And to think that here I am focusing on such meaningless things as fundamentals. How foolish of me. The overvaluation issue in Canada can be solved quite simply if we just don't focus on expensive houses.
Property sales are dropping- Richmond News via Canada.com
This one is actually a couple weeks old, but it fits nicely in this post. It's no shock to any readers of this blog that property sales in most of BC's lower mainland are wilting big time. Of course it's widely explained that when house prices rise inexorably, it is the impact of wealthy Asian investors who consider BC real estate an absolute bargain. But when sales suddenly plummet, well, then we have to figure out how to spin it. Consider this gem:
"Statistics released by the Fraser Valley Real Estate Board on Tuesday show a 33 per cent decrease in sales for detached homes in Abbotsford last month compared to sales in April 2010.
Townhouse and apartment sales also dropped by 43.5 and 7.1 per cent respectively from where they were a year ago.
In Mission, the number of sales fell even lower. Sales of detached homes tumbled by 42.1 per cent from April 2010, and 48.4 per cent from March to April.
Sales of townhouses and apartments in Mission for April 2011 also decreased by 77.8 and 71.4 per cent each compared to April 2010."
Pretty sobering numbers. The explanation?
...the recently concluded federal election.
"That could've had some effect," he said. "People were distracted, they wanted to know what was going to happen, who was going to get in . . . people like to know before they make a major purchase decision because [the election] could affect them drastically."
There you have it. Wealthy investors in China were so captivated by the Harper-Iggy-Layton slugfest that they forgot how great a bargain real estate is in the Fraser Valley. Makes sense.
Smart money on Toronto condos- The Standard
Barely a week after a Toronto research firm estimated that 45-60% of condos were being purchased by 'investors' we get more insight into the irrational behaviour of this interesting, and increasingly important group of condo buyers.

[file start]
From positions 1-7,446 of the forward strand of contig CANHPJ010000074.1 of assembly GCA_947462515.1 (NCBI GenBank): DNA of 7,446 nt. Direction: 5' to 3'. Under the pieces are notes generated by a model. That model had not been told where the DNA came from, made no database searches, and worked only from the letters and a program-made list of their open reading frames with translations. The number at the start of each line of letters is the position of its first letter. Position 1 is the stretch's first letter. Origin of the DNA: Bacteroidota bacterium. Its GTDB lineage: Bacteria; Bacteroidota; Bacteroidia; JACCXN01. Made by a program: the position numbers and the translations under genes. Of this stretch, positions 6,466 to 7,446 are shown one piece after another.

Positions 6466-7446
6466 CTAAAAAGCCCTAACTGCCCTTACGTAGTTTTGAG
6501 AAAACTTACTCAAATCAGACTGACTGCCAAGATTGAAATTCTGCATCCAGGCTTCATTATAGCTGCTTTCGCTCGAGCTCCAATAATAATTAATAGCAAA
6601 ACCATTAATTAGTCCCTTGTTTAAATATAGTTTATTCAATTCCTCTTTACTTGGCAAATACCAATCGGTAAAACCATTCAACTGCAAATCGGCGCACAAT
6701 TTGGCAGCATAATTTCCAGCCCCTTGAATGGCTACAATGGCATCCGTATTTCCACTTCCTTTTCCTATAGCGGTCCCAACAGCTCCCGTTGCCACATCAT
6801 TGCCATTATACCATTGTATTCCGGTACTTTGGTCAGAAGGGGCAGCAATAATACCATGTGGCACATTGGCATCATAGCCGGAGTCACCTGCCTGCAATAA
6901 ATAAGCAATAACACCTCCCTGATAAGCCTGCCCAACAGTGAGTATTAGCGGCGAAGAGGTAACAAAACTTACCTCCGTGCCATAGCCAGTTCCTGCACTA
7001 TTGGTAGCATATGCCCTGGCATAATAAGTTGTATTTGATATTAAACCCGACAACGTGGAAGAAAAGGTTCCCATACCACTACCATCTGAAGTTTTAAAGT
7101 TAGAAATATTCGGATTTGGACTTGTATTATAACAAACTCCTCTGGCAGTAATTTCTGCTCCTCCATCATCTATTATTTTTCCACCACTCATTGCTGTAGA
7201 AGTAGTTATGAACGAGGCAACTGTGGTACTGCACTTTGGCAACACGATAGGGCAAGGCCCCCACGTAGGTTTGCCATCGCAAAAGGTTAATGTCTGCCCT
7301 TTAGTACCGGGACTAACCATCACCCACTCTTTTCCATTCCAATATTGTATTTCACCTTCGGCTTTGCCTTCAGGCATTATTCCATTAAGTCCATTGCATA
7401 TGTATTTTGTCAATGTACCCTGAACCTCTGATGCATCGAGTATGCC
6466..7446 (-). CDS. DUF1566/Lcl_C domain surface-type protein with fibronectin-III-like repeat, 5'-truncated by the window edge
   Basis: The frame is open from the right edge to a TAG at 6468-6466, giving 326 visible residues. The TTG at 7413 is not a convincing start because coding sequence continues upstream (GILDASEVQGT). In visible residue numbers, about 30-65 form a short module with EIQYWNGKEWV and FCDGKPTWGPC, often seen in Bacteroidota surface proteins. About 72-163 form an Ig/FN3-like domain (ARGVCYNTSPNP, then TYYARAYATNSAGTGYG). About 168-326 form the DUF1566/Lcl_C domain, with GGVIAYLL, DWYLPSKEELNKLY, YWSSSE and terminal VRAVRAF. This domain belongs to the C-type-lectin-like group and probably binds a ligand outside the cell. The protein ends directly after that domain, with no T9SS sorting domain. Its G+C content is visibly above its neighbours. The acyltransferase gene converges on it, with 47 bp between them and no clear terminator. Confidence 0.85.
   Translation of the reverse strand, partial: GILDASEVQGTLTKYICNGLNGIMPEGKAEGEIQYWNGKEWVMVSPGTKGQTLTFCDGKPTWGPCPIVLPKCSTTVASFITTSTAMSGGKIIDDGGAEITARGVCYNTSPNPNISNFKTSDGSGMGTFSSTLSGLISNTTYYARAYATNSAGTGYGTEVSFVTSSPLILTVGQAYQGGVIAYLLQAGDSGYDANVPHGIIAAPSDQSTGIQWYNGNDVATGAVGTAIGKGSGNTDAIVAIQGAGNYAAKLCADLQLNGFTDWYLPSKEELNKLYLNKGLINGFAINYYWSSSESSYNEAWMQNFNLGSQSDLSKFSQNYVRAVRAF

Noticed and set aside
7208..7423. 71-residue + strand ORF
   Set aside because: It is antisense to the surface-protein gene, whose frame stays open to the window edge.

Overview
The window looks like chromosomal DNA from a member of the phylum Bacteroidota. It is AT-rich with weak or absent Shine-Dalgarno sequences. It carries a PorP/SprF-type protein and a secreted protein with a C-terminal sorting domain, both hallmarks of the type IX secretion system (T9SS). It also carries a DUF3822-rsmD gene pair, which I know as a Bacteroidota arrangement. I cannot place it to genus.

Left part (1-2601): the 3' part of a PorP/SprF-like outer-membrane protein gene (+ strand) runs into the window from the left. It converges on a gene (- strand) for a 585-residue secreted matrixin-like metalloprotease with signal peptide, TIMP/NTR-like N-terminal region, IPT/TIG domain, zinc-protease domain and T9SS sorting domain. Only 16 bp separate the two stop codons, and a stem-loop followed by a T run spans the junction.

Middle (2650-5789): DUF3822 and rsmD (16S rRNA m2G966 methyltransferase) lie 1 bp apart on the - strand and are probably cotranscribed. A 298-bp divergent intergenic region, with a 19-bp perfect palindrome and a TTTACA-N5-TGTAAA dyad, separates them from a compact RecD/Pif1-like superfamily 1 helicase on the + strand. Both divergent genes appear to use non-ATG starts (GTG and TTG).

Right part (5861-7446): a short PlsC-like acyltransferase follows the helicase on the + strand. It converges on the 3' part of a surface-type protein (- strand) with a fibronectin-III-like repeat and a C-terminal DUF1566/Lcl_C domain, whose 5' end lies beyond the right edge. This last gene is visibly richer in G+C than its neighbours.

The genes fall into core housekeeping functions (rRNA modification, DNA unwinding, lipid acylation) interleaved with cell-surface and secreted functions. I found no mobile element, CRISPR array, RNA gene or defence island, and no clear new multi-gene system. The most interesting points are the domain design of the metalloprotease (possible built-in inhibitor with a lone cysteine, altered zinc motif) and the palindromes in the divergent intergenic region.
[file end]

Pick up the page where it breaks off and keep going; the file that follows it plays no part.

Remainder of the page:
Condominiums, or condos - as apartments are commonly referred to in Canada - can be seen almost everywhere in Toronto's downtown area, where more than 250 buildings providing 50,000 to 60,000 units are currently under construction.
Not only do the locals buy condos, they have also attracted investors from China, the Middle East and India.
"Overseas buyers sometimes purchase several units simultaneously."
And what motivates these investors? High cap rates? Positive cash flow? Nah!
...Most investors look for capital gains rather than rental return. On average, the rent for each square foot was C$2.50, meaning a 680 sq ft apartment can generate a monthly rent of C$1,700.
The condo owner would need to make a mortgage payment of about C$1,617 a month...In addition, the owner would need to pay property tax and maintenance fees which could add another C$450 per month on average in monthly expenses.
What in the world would motivate the 'smart money' to purchase cash-flow negative condos where they have to subsidize their renters by putting more of their own money towards monthly servicing costs?
"So far, the property market here has not had any big correction."
Ah yes! Smart money = momentum chaser. Forgot about that. So what if there is a correction? Will all of these 'investors' still hold these cash-flow negative properties? And with so much inventory in the pipeline, what if demand from investors even just softens (forgot about them dumping their investments for a moment). What would that alone do to prices?
This will end well!